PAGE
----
The purpose of the MCH Research Network on Promoting Healthy Weight (HW-RN) among Children with Autism Spectrum Disorders (ASD) and other Special Health Care Needs is to establish an interdisciplinary research network that will lead and promote coordinated research activities related to promoting healthy weight among children and youth with autism spectrum disorders and other special health care needs. Special needs populations include, but are not limited to, children and youth with autism spectrum disorders (ASD), cerebral palsy, Down Syndrome, and spina bifida. Special needs populations have shown to be at increased risk for being overweight or obese and having obesity-related chronic and secondary health conditions. Areas of particular concern include, but are not limited to:
Need for better knowledge and understanding about the scope of overweight and obesity, key factors contributing to the possible increased risk, and obesity-related chronic and secondary health conditions among children and adolescents with special health care needs;
Obesity prevention and early intervention, including anticipatory guidance to parents and health care providers;
Improvement in health care delivery services, such as interdisciplinary team-based care; and
Healthy lifestyle promotion through innovative programs and research regarding the interacting physical, social, behavioral, and environmental determinants of overweight and obesity at various levels, including the individual, family, school, neighborhood, and larger community.
The Network will:
Be an interdisciplinary network of national experts that will identify gaps in knowledge and develop a research agenda through the use of evidence-based design to promote healthy weight by preventing and treating overweight and obesity among children and youth with ASD and other special health care needs. The interdisciplinary network of researchers must include those with expertise in pediatric obesity research and those with expertise in relevant special needs populations. Depending on the research agenda proposed, the network may also include experts in health education and promotion, epidemiology, health psychology, health services and administration;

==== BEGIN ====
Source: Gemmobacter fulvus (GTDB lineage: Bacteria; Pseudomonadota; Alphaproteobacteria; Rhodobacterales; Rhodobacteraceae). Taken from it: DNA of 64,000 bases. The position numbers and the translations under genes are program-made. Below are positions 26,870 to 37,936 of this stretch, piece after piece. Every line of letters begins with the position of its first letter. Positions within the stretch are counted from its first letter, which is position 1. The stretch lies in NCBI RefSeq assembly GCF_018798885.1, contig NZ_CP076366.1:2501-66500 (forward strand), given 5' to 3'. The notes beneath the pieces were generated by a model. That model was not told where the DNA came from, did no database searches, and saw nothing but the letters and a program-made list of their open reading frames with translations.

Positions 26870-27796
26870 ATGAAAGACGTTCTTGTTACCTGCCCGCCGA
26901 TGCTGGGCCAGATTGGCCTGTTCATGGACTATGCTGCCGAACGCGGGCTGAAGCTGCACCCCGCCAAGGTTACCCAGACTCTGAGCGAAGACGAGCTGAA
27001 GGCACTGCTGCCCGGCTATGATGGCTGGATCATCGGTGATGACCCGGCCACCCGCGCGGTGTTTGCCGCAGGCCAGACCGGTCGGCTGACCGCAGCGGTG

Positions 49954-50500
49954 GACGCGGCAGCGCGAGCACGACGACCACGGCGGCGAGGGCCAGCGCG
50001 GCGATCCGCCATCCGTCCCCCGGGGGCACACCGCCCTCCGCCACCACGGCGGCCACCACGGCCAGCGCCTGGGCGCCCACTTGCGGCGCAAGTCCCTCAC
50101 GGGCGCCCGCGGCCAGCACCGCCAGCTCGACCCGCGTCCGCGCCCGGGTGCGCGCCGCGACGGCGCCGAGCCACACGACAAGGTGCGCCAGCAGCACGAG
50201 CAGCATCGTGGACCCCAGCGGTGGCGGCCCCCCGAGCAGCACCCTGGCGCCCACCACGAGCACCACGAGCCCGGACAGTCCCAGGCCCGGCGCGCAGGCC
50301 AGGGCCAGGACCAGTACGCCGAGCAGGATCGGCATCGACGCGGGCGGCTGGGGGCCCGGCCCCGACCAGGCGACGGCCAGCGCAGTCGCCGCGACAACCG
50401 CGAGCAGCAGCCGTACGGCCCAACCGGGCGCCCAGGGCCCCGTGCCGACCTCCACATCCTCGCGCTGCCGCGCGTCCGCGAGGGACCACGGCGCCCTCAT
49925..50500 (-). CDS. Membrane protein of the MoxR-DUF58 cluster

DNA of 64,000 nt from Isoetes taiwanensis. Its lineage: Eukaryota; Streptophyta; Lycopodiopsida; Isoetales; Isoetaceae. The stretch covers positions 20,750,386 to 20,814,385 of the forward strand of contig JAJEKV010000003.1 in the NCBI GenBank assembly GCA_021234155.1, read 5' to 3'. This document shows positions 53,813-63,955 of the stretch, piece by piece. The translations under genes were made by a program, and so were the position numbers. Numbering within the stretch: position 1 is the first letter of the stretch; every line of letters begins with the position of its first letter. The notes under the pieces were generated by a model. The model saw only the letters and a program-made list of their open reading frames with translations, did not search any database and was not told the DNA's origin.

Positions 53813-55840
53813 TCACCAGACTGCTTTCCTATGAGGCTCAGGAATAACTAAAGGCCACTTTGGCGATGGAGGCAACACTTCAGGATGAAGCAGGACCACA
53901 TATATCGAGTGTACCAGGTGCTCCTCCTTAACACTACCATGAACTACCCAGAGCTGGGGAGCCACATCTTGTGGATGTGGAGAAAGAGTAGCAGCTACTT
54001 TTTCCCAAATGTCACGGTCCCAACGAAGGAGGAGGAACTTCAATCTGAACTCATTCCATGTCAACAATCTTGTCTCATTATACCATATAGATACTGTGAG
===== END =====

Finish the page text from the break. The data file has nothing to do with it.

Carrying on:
Conduct research using existing large or population-based datasets and/or health records to improve the knowledge about the prevalence of overweight and/or obesity, key risk factors, and obesity-related chronic and secondary health conditions among children and youth with ASD and other special health care needs. The key risk factors include, but are not limited to, dietary intake; physical activity; sedentary behaviors; parenting styles and family characteristics; medication use; and community, demographic, and societal characteristics. The examples of obesity-related conditions are: asthma, high blood pressure, high blood cholesterol, diabetes, depression, fatigue, gastrointestinal problems, joint or bone pain, sleep apnea, low self-esteem, early maturation, etc.
Conduct formative work among children and adolescents with special health care needs to understand the perspective and experiences on excessive body weight; barriers to physical activity and healthy eating; psychological, biological, medical, social, and environmental influences on obesity and obesity-related health behaviors;
Identify effective approaches and/or test the initial efficacy, feasibility and acceptability of an intervention program designed to reduce excessive weight among children and youth with ASD and other special health care needs. A promising program should consider to adapt an existing successful program for children and adolescents without special health care needs and further tailor it for the special needs populations;
Identify opportunities and possibilities to include children or adolescents with special health care needs in ongoing large state-wide or national surveillance and health promotion programs;
Build the capacity to advance and implement critical research that will address the gaps and promote the research agenda identified by the Network, through both MCHB and other funding sources;
Develop a plan to ensure dissemination of Network findings through peer-reviewed publications, webinars, meetings, and other related activities; these activities should not only share research information and Network activities, but should also serve to facilitate the transfer of Network findings to broader audience such as researchers, health professionals, policy makers, educators, and the public, including family members of children with ASD and other special health care needs.
Consistent with HRSA’s mission as the access agency to provide services to underserved populations, applicants for the HW-RN should describe network activities that will address the needs of underserved populations, such as low-income, racial/ethnic minorities, immigrants, individuals who have limited access to services, and/or other underserved populations as defined by the applicant.
The Maternal and Child Health Bureau’s intent is to ensure that research activities are responsive to the cultural and linguistic needs of special populations, that services are family-centered and accessible to consumers, and that the broadest possible representation of culturally distinct and historically underrepresented groups is supported through programs and projects sponsored by the MCHB.